As part of the model, Community Supervision Officers (or case managers) are taught to stay focused on criminogenic needs, especially the thought-behavior link, and to use a social learning, cognitive behavioral approach to their interactions with the youth. While not intended to replace other programming and services, EPICS is an attempt to more fully utilize staff as agents of change.
To be certified as an EPICS Trainer staff have to:
• Complete a 3-day general EPICS training • Participate in coaching sessions conducted by University of Cincinnati Site Coach (5 month process) • Submitting five (5) EPICS audio sessions (5 month process) • Reach 85% proficiency in adherence of the EPICS model • Attend a five (5) day train the trainer in Forsyth, GA. Two days in classroom setting and three days in a mock training. At the completion of the mock training staff will be expected to complete a written exam • At the conclusion of the 5-day training, staff will be required to conduct an end-user 3-day EPICS training under the supervision of University of Cincinnati Correctional Institute staff (UCCI). • The last phase of the EPICS trainer training lasts approximately 4-6 months and is comprise of two components. For the first component, the staff is expected to serve as a coach for the full coaching sequence. They will be randomly observed by UCCI staff. For the second component, staff will submit anonymous audios and corresponding completing ratings forms from the site they are coaching to UCCI for review. Staff members are also expected to code consistent to UCCI standards. • For the EPICS trainer certification, the staff will have to complete all requirements in the training process.
The Department of Juvenile Justice once again congratulates our newest EPICS trainers and thanks them for their continued dedication.
Front row from left to right: Rochelle Taylor (JPM), Lily Gleicher (Master Trainer, UCCI), Virginia McCranie (JPPSII) Back row from left to right: Jimmie Hooks (Program Coordinator), Marcus Graves (Ops Analyst), Jay Minor (JPPSIII), Lucricia Washington (JPPSIII), Terry Isaac (Ops Support Manager), John Rogers (JPPSII), Stacey Hammonds (JPPSII)
Special thanks to DeKalb RYDC Director Audrey Stokes for the story support
At the Department of Juvenile Justice, the facilities known as the Regional Youth Detention Centers (RYDC) exist to provide temporary housing, education, and support for local youth who are awaiting full time placement. As a result, it is not that surprising that youth come and go at the DeKalb RYDC on a daily basis.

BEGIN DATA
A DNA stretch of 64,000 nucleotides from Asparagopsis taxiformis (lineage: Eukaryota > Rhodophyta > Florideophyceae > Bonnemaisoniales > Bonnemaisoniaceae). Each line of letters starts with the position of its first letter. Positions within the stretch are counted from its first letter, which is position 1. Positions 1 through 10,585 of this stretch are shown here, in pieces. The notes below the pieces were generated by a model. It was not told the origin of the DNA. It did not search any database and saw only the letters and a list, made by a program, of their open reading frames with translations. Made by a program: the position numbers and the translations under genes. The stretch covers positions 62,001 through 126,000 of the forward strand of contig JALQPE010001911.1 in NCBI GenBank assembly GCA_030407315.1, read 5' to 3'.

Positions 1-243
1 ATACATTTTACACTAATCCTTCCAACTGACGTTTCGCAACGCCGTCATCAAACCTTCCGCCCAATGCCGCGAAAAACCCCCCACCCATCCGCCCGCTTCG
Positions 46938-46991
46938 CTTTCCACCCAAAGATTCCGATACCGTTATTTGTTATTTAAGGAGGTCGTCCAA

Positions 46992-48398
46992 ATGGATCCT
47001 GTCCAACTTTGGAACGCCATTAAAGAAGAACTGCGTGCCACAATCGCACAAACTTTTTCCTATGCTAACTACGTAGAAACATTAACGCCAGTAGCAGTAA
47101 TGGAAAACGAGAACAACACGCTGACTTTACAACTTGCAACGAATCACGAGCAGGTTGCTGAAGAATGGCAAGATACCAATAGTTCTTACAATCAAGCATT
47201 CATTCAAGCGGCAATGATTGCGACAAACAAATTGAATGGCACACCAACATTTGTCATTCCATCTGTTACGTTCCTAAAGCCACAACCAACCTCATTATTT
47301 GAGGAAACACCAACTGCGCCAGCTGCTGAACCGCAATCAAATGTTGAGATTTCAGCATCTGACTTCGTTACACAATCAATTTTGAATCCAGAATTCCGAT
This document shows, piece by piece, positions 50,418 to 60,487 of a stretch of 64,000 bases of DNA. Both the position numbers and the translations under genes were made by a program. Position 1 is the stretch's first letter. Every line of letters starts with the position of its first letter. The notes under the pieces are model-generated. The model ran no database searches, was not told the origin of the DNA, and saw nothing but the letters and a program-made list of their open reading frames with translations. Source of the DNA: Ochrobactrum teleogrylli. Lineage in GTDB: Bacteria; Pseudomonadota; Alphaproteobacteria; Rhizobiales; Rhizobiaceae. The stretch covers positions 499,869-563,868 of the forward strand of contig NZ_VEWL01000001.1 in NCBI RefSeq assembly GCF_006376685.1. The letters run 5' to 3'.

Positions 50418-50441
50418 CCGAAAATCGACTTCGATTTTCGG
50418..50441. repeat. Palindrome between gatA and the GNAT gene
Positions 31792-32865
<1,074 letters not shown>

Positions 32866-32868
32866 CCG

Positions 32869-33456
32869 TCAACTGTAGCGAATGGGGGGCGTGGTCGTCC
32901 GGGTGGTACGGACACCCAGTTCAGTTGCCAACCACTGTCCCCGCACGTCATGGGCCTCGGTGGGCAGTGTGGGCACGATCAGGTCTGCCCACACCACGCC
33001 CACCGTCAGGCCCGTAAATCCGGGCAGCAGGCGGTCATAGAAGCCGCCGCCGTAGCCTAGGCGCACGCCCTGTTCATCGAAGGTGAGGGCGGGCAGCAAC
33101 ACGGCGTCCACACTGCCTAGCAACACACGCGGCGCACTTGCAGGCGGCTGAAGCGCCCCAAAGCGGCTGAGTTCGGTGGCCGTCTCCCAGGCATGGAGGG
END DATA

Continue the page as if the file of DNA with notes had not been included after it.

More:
However, in 2015, the DeKalb RYDC found itself hosting youth longer than expected with extended transitioning times. In response to having more time with individual youth, the DeKalb RYDC staff decided to develop a mentoring program called “Future Leaders of DeKalb” or F.L.O.D.
For the first class of “Future Leaders of DeKalb”, youth were chosen who were originally scheduled to transition to a Youth Development Campus or who had displayed more aggressive behavior. Twelve youth were chosen to participate in F.L.O.D. Class 001 and assigned as a mentee to a staff member from the DeKalb RYDC Leadership Team.
At the start of the “Future Leaders of DeKalb” program, the organizers implemented a check-in and check-out process that required youth mentoring on a daily basis. During each session, team members gave each youth assignments, a list of expectations, and encouragement to become a great example for the other youth of the facility.
The programming for “Future Leaders of DeKalb” was also top-notch. Motivational speakers from the community visited the DeKalb RYDC to give outside perspective and encourage the youth. Instructors also were on hand to teach youth about the nature of leadership and how leadership will impact their entire lives. Etiquette and anger management classes were also offered to the youth.
Within a few weeks of the start of F.L.O.D., the staff at the DeKalb RYDC began noticing positive changes in the behavior of the youth who participated. The total number of negative incidences decreased and the facility was calmer and had more of a positive atmosphere.
The DeKalb RYDC saw a 24% reduction in the number of physical interventions after four months of implementing “Future Leaders of DeKalb”. The excitement and inspiration of the program encouraged other youth to want to sign up for the next session. Participants of Class 001 were excited about graduating from the program and vowed to continue promoting positive behavior to other youth.
The Department of Juvenile Justice strongly supports this positive and successful mentorship program and is proud of the hard work and dedication of the entire DeKalb RYDC Team.
Veteran DJJ Executive Carl Brown Announces Retirement
At the February meeting of the DJJ Board, Special Assistant to the Commissioner, Carl Brown, officially announced his retirement from the Department of Juvenile Justice after 30+ years of service. Brown, who is former Deputy Commissioner of Operations and has held numerous executive level positions of responsibility under several Commissioners, began his DJJ career in 1987.
Brown said he made his decision to retire following extensive prayer and discussion with his family. “It was not an easy decision. DJJ is all I know, pretty much,” Carl told the Board. He said he was thankful for being blessed to serve the Department for so long.
“And I’m thankful for the support to help preserve the mission of the agency,” Carl said. “But it’s time to move on to other challenges. Don’t know what those challenges are at this time, but God has a plan.”
Board member Dr. Thomas Coleman said, “Carl is one of the quietest heroes I know. Carl Brown knows the name of every youth he worked with. I call him a solid hero.”
Board Chairwoman Elaine Snow called Carl Brown, “a soft spoken man with a beautiful soul and a beautiful heart.”
Commissioner Avery D. Niles congratulated Carl Brown for his three decades of service to the State of Georgia and for helping so many youth overcome their overwhelming challenges during that time.
Carl Brown will retire from the Department of Juvenile Justice in May.